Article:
Authors Cited



Canada. Department of Indians Affairs and Northern Development. Lands and Environment Branch. Lands, Revenues and Trusts. Land Management and Procedures Manual, May 1988.



Canada. House of Commons. Special Committee appointed to consider Bill No. 79, An Act respecting Indians. Minutes of Proceedings and Evidence, Issue No. 3, April 18, 1951, pp. 78, 80.



Canada. House of Commons and Senate. Special Joint Committee of the Senate and the House of Commons appointed to examine and consider the Indian Act. Minutes of Proceedings and Evidence, Issue No. 13, July 16, 1946, pp. 546-48.



Canada. Royal Commission on Aboriginal Peoples. Report of the Royal Commission on Aboriginal Peoples, vol. 1, Looking Forward, Looking Back. Ottawa: The Commission, 1996.



Dictionnaire alphabétique et analogique de la langue française, t. 5. Paris: Le Robert, 1976.



Driedger on the Construction of Statutes, 3rd ed. By Ruth Sullivan. Toronto: Butterworths, 1994.



Jackson, Paul. The Law of Easements and Profits. London: Butterworths, 1978.



Oxford English Dictionary, vol. XI, 2nd ed. Oxford: Clarendon Press, 1989, "period".



Reiter, Robert Alan. The Fundamental Principles of Indian Law, vol. II. Edmonton: First Nations Resource Council, 1990 (loose-leaf updated January 1994).



Webster's Third New International Dictionary. Springfield: Merriam-Webster, 1986, "period".



APPEAL from a judgment of the British Columbia Court of Appeal (1994), 89 B.C.L.R. (2d) 145, 41 B.C.A.C. 241, 66 W.A.C. 241, [1994] 5 W.W.R. 594, [1994] 4 C.N.L.R. 68, allowing the federal Crown's appeal from a judgment of Lander J., [1994] 1 C.N.L.R. 109, declaring invalid a ministerial permit issued under the Indian Act. Appeal dismissed, Cory and McLachlin JJ. dissenting.



Jack Woodward, Patricia Hutchings, Jane Woodward and Judith Sayers, for the appellants.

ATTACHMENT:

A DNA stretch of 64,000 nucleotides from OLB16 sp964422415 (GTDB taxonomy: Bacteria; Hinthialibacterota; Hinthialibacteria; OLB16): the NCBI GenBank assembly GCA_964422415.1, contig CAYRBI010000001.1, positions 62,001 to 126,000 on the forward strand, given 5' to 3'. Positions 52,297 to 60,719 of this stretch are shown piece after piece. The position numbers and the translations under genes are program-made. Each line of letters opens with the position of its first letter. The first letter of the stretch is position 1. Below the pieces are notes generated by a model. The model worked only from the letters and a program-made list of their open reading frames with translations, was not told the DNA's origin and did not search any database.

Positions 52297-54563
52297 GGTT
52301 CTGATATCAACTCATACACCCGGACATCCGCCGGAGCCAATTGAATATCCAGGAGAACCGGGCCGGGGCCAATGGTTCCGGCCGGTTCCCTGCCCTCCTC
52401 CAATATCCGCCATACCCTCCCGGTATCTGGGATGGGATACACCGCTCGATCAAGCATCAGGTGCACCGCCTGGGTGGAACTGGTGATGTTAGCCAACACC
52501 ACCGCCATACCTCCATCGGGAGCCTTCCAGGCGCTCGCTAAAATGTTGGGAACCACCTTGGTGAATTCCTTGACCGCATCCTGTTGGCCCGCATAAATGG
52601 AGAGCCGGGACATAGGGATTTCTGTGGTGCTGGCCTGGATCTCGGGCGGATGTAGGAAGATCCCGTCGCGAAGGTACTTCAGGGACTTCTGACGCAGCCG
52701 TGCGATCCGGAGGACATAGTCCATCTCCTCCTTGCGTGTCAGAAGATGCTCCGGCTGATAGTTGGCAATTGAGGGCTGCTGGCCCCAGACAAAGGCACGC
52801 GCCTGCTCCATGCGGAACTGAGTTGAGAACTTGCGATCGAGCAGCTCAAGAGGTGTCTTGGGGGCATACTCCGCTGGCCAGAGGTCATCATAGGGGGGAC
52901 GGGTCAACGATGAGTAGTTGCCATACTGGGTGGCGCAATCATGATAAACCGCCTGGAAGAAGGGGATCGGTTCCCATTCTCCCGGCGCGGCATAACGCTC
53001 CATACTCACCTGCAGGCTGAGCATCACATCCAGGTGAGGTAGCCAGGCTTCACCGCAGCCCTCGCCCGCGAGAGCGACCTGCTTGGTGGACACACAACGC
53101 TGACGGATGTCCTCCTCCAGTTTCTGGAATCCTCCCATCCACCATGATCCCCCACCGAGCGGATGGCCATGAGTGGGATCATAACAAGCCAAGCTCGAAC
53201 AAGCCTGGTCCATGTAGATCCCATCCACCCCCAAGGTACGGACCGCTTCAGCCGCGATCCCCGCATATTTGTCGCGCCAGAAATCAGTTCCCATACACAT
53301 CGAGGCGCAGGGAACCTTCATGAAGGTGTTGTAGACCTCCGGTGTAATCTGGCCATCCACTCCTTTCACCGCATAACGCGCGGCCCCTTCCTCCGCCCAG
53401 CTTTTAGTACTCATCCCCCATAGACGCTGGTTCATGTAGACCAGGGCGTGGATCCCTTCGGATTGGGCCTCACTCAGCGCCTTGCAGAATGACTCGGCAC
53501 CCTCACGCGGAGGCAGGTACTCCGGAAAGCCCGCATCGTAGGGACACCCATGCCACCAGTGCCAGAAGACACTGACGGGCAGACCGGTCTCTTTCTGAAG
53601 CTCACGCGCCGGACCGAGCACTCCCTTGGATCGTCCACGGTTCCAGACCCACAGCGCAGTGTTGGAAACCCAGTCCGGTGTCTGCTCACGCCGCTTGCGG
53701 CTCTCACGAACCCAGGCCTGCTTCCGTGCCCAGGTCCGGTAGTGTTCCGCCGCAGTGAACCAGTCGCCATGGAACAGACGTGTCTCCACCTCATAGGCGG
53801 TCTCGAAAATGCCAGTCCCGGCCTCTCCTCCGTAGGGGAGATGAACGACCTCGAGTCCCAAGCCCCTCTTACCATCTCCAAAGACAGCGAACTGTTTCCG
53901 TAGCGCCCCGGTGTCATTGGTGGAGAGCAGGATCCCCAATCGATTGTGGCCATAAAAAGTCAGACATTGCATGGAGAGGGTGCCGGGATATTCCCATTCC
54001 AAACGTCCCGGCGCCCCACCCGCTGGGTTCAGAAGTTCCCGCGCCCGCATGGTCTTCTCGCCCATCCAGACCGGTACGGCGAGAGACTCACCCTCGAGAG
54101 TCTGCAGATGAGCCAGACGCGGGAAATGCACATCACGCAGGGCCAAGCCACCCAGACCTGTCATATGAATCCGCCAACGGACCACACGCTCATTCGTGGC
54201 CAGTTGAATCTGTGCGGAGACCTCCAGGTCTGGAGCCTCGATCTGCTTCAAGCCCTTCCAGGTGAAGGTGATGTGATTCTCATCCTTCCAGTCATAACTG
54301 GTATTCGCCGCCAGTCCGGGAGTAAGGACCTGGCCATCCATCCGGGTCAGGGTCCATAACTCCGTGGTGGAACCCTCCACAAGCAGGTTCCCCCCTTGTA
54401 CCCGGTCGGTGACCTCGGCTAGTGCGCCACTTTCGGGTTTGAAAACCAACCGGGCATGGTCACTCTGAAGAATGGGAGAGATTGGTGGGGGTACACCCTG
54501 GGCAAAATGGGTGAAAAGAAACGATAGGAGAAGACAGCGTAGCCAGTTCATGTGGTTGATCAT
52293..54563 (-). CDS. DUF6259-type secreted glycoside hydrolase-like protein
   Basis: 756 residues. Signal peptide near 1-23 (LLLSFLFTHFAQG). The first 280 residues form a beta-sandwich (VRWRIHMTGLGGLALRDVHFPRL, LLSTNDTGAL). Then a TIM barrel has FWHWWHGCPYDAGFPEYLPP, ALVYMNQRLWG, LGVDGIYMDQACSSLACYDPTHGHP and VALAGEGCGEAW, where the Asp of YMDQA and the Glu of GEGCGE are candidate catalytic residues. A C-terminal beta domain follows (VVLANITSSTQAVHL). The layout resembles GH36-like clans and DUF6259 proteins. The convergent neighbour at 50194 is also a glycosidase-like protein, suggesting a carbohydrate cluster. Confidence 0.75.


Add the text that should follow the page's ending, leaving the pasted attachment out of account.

Gerald Donegan, Q.C., and Robin S. Whittaker, for the respondent Her Majesty the Queen in right of Canada.



J. Edward Gouge, Q.C., Peter D. Feldberg and Line Lacasse, for the respondent British Columbia Hydro and Power Authority.



Louise Mandell and Brenda Gaertner, for the intervener the Union of British Columbia Indian Chiefs.



George K. MacIntosh, Q.C., and Robert P. Sloman, for the interveners B.C. Tel et al.



//Major J.//



The judgment of Lamer C.J. and La Forest, L'Heureux-Dubé, Sopinka, Gonthier, Iacobucci and Major JJ. was delivered by



1 Major J. -- This appeal is from an application by Danny Watts on his own behalf and on behalf of all members of the Opetchesaht (the "Band") for summary judgment under Rule 18A of the British Columbia Rules of Court. The appellants seek a declaration that s. 28(2) of the Indian Act, R.S.C. 1952, c. 149 (hereinafter "Indian Act" (now R.S.C., 1985, c. I-5)), did not authorize Her Majesty in right of Canada (the "Crown"), as represented by the Minister of Citizenship and Immigration, to grant in 1959 a right-of-way for power transmission lines over the Indian reserve known as Klehkoot I.R. No. 2 for an indefinite period of time to the British Columbia Power Commission ("Hydro").



2 The chambers judge of the British Columbia Supreme Court found that s. 28(2) did not authorize the permit because it was for an indefinite period of time: [1994] 1 C.N.L.R. 109. Although the word "period" could denote a period of time defined in relation to events in certain contexts, in that of s. 28(2), it must take its content from the phrase "any longer period" which could only mean a specified period of years.



3 The British Columbia Court of Appeal allowed the appeal, concluding that s. 28(2) allowed grants of interests for periods having no predetermined termination date: (1994), 89 B.C.L.R. (2d) 145, 41 B.C.A.C. 241, 66 W.A.C. 241, [1994] 5 W.W.R. 594, [1994] 4 C.N.L.R. 68. Taylor J.A., for the court, considered and concluded that the 1956 amendments, including those to s. 28(2), significantly changed the pre-existing scheme by giving band councils increased authority to speak and act on behalf of their members. The Court of Appeal found that s. 28(2) created a third method of alienation, over and above the traditional surrender method (s. 37) and expropriation (s. 35). The Minister was authorized to grant rights of use and occupation under s. 28 that could also be granted under ss. 35 or 37 provided that grants under s. 28 did not amount to "transfer of title to, or ownership of, the land" (p. 155 B.C.L.R.).